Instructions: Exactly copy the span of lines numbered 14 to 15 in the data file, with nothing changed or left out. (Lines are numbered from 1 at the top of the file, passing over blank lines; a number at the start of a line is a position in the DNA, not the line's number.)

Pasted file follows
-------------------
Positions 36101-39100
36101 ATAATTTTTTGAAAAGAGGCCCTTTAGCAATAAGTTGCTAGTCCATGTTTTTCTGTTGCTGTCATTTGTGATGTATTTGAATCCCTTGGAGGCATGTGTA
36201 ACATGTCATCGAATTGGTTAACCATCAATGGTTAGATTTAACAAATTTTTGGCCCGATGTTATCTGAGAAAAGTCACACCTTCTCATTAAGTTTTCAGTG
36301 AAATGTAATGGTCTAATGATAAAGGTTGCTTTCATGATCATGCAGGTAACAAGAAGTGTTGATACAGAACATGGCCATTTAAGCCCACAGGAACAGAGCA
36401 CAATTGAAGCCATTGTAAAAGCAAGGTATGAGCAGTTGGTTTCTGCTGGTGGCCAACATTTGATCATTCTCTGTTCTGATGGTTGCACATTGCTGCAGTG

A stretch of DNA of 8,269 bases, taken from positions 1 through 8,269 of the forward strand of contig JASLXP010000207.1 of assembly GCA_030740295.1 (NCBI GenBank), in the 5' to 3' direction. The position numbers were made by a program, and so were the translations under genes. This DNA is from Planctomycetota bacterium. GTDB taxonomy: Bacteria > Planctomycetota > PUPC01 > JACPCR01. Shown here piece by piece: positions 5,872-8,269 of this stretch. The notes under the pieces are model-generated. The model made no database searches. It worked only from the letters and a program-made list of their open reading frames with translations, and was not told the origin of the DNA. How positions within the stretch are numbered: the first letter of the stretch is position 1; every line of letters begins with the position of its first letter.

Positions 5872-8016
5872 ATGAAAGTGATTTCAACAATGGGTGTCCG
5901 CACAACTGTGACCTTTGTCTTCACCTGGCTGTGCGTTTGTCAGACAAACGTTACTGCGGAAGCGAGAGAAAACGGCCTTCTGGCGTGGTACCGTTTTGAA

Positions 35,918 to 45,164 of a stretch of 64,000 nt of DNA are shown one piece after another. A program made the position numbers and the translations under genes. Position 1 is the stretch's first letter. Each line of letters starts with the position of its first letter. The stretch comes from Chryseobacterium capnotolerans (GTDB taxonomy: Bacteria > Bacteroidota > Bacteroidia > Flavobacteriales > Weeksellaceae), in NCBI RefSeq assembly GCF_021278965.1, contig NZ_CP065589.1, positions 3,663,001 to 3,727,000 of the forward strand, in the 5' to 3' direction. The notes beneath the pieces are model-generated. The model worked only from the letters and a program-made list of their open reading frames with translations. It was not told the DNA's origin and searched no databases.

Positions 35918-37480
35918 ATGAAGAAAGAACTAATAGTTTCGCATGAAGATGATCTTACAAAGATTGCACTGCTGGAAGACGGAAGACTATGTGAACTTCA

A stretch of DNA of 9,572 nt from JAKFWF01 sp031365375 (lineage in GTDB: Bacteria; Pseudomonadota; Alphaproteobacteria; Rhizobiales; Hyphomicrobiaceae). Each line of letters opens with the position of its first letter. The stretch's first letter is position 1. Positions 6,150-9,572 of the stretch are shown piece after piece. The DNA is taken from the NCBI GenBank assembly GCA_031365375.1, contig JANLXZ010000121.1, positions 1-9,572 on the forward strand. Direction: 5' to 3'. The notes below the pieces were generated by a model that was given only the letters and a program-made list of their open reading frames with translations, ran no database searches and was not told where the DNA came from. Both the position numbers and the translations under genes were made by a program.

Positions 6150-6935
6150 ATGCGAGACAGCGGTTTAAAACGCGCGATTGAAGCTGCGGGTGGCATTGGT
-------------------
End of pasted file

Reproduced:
Positions 6150-6935
6150 ATGCGAGACAGCGGTTTAAAACGCGCGATTGAAGCTGCGGGTGGCATTGGT